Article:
Protein presence in urine predicts risk for cognitive decline
The presence of protein in the urine of those with diabetes can signify a risk for cognitive decline, according to a new study.
Researchers from the Kaiser Permanente of Georgia, Emory School of Medicine and the National Institute on Aging wanted to see whether albuminuria, a kidney complication common in people with diabetes and characterized by protein excretion in urine, predicts cognitive decline in older adults with diabetes. They found that if the protein remains in a person's urine for four to five years, he or she has a higher chance of cognitive decline.
Persistent and progressive albuminuria can lead to more than a 5% decline in information processing speed scores. Often times, the researchers said, the decline was subtle, but over 10 to 15 years it could be noticeable.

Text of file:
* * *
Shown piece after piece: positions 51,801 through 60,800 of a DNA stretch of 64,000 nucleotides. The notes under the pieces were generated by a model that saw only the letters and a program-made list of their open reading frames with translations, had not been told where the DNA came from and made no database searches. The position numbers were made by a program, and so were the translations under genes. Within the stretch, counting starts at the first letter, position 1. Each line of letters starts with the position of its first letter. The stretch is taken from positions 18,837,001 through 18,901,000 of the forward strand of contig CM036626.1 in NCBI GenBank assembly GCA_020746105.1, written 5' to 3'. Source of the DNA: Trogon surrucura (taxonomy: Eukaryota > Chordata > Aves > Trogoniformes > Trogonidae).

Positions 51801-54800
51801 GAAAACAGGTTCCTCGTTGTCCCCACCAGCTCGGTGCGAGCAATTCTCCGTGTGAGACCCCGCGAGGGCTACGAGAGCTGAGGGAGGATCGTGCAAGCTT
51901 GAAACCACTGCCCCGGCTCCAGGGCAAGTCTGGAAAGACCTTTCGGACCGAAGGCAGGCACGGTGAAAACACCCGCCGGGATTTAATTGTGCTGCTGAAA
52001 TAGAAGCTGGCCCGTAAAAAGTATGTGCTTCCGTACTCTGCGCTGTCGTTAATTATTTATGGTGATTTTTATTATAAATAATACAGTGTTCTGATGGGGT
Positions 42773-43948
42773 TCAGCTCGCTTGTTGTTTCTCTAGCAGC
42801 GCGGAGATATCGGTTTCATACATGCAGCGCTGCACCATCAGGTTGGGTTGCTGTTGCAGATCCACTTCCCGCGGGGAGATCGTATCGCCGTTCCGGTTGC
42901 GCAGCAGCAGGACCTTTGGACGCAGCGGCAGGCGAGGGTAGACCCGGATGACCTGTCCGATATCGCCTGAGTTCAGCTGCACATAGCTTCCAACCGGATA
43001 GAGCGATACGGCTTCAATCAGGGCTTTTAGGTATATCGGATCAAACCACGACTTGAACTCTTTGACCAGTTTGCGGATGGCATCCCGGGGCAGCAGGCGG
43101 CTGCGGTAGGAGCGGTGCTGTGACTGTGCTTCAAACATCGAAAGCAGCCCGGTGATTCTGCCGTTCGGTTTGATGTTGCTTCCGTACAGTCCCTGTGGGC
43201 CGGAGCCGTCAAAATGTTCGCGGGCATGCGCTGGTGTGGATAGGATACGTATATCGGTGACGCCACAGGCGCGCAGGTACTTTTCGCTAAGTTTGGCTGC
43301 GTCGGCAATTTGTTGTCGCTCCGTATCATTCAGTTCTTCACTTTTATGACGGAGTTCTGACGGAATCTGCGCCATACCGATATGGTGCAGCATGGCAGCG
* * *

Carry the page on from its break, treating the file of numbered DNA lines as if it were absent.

The investigators looked at urine samples from close to 3,000 people with diabetes. The average age was 67.
The study was published in the Clinical Journal of the American Society of Nephrology.
This finding coincides with the recent discovery that high blood sugar levels increase people's risk of dementia. People with diabetes that have a higher than average glucose level have a 40% higher risk, the study found.